I had to buy garlic again this week and I looked at those fat juicy bulbs and felt pangs of despair. It seems so unfair that I don’t have overflowing baskets and bulging braids of similar sized garlic stored in my shed beside my onions – just waiting to be used. But alas no. The rust took care of that – two years in a row. I’m not keen on a repeat performance three years running. And I’m not being a sucker for punishment. I’ve grown garlic before with great success although I’m thinking it may have been more good fortune than skilled gardening technique. I just followed the directions on the packet and hoped for the best.
It would seem, that while you can grow garlic by following the directions on the packet and hoping for the best, there is a lot more you can do to increase your chances of success. The first thing I have decided to do is to split the crop up over several different kinds to find the one that works best in my garden and my climate. I’m often too busy living in the moment that I never get around to ordering any from the specialist places and so by the time I think of it they have all sold out. I am then left with no choice but to buy the generic ubiquitous type sold at garden centres that couldn’t possibly be suited to all gardens from the far north to the deep south and everywhere in between. Well this year I’m ready. Most places don’t start selling their seed garlic until April – May and I shall get in early – I’ve marked it in the calendar.
The next thing to consider is my timing. I’m a bit of a creature of habit and have turned the shortest day in my garden into a bit of a traditional ritual of planting my onion and garlic on the shortest day, so I can harvest it on the longest. My onion growing farmer friend always chastises me – “Sarah you start your onions too early.” I probably should listen to him as he always has a good crop from his farm across the road. The shortest day is not the only day you can grow these things – there is a window of several months.
Garlic basically need a period of chill to stimulate the leaf growth and then as the day lengthens and things warm up it switches over to making those bulbs nice and fat. Now most of the suppliers sell them in packs of 3 bulbs, so If I take a bulb from each group and plant them out evenly over the window of time recommended for garlic planting, then I will not only get to see which variety does best but also when is a good time.
The other thing I really must do is tend to my soil. Garlic are quite a hungry crop. I saw evidence of this first hand last year after a dismal crop when I planted some mustard across the bed the onion and garlic shared in the hopes of clearing up some of the problems in the soil. Where the onion grew the mustard was tall and lush, and where the garlic was it was shorter and a bit manky. Which alludes to the fact there wasn’t as much residual nutrients left in the soil at that end of the bed. So in the next couple of months before I sow my garlic I’ve got a bit of work to do to make the soil rich, and full of loads of goodies that the garlic will love and grow strong and healthy and importantly be able to resist the attack of the rust.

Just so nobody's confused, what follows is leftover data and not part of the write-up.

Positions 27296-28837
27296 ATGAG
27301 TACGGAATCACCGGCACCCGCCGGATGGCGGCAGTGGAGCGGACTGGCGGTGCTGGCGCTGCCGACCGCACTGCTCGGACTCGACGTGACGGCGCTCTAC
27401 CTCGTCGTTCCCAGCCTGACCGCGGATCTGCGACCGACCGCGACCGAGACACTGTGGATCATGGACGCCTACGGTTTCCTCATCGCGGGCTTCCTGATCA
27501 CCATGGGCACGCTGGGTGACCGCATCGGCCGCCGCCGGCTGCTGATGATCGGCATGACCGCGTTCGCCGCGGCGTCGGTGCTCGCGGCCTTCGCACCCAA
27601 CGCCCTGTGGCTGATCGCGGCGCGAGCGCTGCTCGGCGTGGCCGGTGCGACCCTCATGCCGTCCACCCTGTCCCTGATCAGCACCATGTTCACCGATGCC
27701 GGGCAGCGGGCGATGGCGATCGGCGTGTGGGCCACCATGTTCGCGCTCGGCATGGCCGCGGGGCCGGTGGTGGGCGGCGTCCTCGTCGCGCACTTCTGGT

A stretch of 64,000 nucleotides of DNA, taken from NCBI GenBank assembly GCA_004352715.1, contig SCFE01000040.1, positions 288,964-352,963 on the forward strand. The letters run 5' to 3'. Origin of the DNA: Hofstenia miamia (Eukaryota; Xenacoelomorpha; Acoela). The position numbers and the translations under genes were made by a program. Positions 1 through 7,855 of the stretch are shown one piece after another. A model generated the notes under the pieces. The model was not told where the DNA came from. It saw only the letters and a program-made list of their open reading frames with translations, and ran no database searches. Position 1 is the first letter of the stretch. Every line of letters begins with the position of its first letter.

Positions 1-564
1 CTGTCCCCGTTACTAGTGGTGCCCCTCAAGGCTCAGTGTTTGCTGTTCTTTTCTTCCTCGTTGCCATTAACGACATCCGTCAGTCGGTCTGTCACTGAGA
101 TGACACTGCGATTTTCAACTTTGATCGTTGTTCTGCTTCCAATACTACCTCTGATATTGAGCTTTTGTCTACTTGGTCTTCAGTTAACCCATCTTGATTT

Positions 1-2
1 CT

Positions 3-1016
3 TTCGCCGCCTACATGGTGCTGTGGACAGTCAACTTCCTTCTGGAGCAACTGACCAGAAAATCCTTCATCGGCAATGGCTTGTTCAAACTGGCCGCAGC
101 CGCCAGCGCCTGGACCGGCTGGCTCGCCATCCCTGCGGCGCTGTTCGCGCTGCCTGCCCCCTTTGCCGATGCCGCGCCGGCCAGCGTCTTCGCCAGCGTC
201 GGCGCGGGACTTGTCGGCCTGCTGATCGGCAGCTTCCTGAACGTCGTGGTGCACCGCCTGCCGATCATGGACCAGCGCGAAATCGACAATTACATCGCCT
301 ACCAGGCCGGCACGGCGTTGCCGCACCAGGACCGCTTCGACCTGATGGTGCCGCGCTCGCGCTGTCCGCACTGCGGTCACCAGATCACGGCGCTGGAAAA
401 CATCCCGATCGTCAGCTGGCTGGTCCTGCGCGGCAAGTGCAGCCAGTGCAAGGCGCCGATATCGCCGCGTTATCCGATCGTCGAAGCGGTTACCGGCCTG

I’m also wondering if I should spray with a copper based preventative spray. I’m not a great spray fiend, yet if needs must to ensure a harvest then I’ll give it a go. At least I will have had the choice at the end of the day as to what happens to my food.
The final problem is where? In my crop rotation cycle they follow the tomatoes using their healing properties to clean up after the greeblies and problems that lurk in their soil. But each crop has their own set of problems and issues – hence my struggle with garlic rust. The thing is I really should start to sort out the soil now, but the tomatoes are still there and judging by all the lush green growth and green tomatoes they are enjoying a last burst of life and aren’t ready to move anytime soon.
I could put them in where my onion overflow bed will be next season, but it still has the peanuts in it and they aren’t due out anytime soon. The bed the corn was in doesn’t have anything in it at the moment and there aren’t any alliums in this crop rotation cycle. The problem would be that the peppers and capsicums are due to go into this bed and will need to go in before the garlic comes out, but having said that they could do well in large pots until the garden is free.
I need to make a decision so I can get on with enriching the soil so it has settled down and blended in before the garlic needs it for a great outcome.
Come again soon – planning is just as important as digging in the soil.
Sarah the Gardener : o)